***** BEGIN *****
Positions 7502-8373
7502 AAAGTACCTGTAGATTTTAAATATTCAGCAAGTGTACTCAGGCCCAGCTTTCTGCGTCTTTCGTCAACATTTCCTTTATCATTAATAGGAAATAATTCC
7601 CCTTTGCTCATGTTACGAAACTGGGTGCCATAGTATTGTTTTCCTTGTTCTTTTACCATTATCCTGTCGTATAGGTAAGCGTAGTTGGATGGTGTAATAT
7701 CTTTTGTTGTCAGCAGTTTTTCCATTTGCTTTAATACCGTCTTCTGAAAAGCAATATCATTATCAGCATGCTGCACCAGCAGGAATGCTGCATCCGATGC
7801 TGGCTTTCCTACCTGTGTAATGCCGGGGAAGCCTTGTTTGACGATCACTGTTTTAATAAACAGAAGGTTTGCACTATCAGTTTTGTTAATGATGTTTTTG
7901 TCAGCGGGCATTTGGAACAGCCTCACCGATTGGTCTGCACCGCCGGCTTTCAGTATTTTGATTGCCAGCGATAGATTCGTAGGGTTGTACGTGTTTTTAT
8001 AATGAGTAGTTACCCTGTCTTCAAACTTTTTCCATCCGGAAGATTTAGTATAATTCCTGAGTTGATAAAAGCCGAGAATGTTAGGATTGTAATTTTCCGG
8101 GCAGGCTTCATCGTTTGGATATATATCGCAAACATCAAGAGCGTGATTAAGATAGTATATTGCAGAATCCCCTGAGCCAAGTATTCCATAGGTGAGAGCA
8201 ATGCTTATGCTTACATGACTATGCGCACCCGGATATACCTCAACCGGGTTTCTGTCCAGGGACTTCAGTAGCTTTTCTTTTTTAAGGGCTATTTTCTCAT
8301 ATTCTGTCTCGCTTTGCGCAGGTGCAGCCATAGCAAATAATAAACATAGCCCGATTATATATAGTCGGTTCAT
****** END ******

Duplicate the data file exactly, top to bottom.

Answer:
Positions 7502-8373
7502 AAAGTACCTGTAGATTTTAAATATTCAGCAAGTGTACTCAGGCCCAGCTTTCTGCGTCTTTCGTCAACATTTCCTTTATCATTAATAGGAAATAATTCC
7601 CCTTTGCTCATGTTACGAAACTGGGTGCCATAGTATTGTTTTCCTTGTTCTTTTACCATTATCCTGTCGTATAGGTAAGCGTAGTTGGATGGTGTAATAT
7701 CTTTTGTTGTCAGCAGTTTTTCCATTTGCTTTAATACCGTCTTCTGAAAAGCAATATCATTATCAGCATGCTGCACCAGCAGGAATGCTGCATCCGATGC
7801 TGGCTTTCCTACCTGTGTAATGCCGGGGAAGCCTTGTTTGACGATCACTGTTTTAATAAACAGAAGGTTTGCACTATCAGTTTTGTTAATGATGTTTTTG
7901 TCAGCGGGCATTTGGAACAGCCTCACCGATTGGTCTGCACCGCCGGCTTTCAGTATTTTGATTGCCAGCGATAGATTCGTAGGGTTGTACGTGTTTTTAT
8001 AATGAGTAGTTACCCTGTCTTCAAACTTTTTCCATCCGGAAGATTTAGTATAATTCCTGAGTTGATAAAAGCCGAGAATGTTAGGATTGTAATTTTCCGG
8101 GCAGGCTTCATCGTTTGGATATATATCGCAAACATCAAGAGCGTGATTAAGATAGTATATTGCAGAATCCCCTGAGCCAAGTATTCCATAGGTGAGAGCA
8201 ATGCTTATGCTTACATGACTATGCGCACCCGGATATACCTCAACCGGGTTTCTGTCCAGGGACTTCAGTAGCTTTTCTTTTTTAAGGGCTATTTTCTCAT
8301 ATTCTGTCTCGCTTTGCGCAGGTGCAGCCATAGCAAATAATAAACATAGCCCGATTATATATAGTCGGTTCAT